Anti-Smoking Ads Pull No Punches

Kick the Habit

EDITOR’S NOTE:  One of the most challenging and frustrating aspects of my 22-years of surgically treating patients with smoking related diseases, such as atherosclerotic peripheral vascular disease and lung cancer, was managing their smoking habit and nicotine addiction and convincing, and in many cases cajoling, them to quit. Unfortunately, it frequently took a medical disaster and the consequences of surgery before they finally “got it.”

Despite the dramatic decrease in smoking in the U.S. over the past half century, 20% of American adults still smoke.

A recent very aggressive and compelling Center for Disease Control multimedia tobacco education campaign, which portrays former chronic smokers dealing with the often dreadful consequences of their disease and treatment, seems to have a significant impact on viewers, and is projected to help 50,000 smokers to quit.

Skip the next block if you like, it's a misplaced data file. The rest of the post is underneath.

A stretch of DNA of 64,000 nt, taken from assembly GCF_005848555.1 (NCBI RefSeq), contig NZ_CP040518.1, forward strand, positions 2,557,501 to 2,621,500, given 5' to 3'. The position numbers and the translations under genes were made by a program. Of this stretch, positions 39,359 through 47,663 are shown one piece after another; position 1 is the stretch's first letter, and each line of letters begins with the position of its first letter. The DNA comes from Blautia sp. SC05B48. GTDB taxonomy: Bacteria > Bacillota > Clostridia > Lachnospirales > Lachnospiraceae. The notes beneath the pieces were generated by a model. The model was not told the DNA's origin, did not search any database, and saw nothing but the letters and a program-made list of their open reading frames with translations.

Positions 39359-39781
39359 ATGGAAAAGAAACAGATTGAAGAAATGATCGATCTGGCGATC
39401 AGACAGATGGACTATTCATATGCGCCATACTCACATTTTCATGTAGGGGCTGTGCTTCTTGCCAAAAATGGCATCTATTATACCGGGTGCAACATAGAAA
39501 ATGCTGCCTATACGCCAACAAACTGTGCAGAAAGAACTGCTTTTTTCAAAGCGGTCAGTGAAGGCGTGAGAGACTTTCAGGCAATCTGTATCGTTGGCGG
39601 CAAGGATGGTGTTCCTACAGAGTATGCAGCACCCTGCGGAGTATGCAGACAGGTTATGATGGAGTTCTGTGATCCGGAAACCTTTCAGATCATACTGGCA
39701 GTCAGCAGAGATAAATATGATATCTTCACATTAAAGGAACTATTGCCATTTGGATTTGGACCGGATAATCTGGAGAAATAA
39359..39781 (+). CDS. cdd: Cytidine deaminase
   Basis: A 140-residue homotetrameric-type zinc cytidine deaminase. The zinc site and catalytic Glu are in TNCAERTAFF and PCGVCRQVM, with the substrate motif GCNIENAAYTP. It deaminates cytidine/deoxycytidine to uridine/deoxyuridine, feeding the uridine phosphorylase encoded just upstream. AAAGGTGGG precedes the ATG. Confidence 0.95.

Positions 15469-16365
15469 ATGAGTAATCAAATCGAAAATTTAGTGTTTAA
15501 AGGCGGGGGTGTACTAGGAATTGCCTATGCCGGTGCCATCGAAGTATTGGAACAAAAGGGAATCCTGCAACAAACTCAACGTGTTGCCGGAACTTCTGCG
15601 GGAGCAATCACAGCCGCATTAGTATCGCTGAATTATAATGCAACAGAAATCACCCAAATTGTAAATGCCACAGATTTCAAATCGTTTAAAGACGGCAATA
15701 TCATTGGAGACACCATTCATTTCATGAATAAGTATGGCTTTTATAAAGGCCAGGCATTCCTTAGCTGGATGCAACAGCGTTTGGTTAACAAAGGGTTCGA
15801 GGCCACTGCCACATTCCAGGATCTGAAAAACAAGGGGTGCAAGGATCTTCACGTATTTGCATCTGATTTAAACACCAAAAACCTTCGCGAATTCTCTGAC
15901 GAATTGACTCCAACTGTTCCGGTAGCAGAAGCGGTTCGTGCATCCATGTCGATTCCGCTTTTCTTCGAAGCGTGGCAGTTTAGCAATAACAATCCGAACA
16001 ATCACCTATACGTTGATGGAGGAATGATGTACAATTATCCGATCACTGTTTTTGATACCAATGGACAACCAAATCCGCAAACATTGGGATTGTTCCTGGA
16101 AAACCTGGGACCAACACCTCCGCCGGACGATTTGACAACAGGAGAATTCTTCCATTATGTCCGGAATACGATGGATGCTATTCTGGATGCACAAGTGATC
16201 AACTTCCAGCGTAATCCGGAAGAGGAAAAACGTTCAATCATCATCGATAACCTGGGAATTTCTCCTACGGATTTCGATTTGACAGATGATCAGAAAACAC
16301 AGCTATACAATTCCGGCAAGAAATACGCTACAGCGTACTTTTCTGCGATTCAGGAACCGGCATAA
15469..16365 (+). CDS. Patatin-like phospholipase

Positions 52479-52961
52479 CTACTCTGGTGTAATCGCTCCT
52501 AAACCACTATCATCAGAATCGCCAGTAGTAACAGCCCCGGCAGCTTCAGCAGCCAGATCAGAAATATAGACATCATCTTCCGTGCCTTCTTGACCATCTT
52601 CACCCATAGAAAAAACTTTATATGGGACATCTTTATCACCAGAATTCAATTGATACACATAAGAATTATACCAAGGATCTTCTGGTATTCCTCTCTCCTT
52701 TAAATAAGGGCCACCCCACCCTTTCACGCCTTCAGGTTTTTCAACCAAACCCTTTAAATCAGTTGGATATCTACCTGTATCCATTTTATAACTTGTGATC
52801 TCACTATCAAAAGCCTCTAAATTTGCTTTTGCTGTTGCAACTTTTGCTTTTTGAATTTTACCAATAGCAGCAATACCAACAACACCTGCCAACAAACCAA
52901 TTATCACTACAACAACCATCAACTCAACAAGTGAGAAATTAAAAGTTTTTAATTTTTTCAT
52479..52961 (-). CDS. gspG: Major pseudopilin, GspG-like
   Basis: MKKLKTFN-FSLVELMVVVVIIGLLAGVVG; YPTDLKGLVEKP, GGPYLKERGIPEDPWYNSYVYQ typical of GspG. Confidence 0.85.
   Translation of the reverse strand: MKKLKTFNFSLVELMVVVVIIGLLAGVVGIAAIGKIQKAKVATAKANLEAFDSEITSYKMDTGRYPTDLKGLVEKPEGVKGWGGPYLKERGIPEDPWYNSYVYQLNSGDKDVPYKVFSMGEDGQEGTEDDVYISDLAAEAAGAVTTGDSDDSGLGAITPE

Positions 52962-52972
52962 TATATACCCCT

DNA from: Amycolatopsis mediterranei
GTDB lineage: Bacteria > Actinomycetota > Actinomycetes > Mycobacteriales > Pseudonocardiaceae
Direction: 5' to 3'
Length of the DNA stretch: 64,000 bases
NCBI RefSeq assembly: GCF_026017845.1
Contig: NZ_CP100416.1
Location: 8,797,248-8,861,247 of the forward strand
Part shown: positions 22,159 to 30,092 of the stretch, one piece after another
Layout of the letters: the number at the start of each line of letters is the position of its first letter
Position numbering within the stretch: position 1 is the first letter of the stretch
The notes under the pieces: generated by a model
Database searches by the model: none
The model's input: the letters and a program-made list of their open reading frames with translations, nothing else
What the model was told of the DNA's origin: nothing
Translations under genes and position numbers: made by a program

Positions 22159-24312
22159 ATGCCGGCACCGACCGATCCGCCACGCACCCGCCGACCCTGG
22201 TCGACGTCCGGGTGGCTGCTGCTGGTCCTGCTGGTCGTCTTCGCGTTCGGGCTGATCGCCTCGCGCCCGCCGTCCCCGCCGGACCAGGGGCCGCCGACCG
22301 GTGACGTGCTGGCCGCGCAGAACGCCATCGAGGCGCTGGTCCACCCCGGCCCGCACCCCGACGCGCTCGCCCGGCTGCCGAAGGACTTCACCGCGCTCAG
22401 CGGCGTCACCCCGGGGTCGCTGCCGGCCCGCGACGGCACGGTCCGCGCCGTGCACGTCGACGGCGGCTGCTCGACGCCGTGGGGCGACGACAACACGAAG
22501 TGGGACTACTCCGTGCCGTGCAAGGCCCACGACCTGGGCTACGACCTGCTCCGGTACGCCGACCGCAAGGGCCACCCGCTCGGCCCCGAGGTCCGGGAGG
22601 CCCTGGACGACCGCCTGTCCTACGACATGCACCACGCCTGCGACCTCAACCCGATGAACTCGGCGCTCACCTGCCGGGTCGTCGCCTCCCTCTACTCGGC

WASHINGTON — The Department of Health and Human Services (HHS) unveiled an ad campaign Thursday (March 15) featuring stark — and often gruesome images — of former smokers talking about what life is like with a smoking-related disease.

At a press briefing, the agency showed some of the ads, including one in which a former smoker showed her amputation scars and another demonstrated a “hands-free” device that has enabled her to speak after her larynx was removed. A third former smoker demonstrated prosthetic limbs, explaining that smoking resulted in amputations.

“This campaign will feature some of the most attention-grabbing stories about smoking’s most devastating effects, and we expect it will lead to more than half a million smokers seeking out the resources they need to quit,” HHS Secretary Kathleen Sebelius said during the briefing. “Tobacco continues to kill 443,000 Americans every year. And for every person who dies from smoking, at least two new young smokers take their place.”

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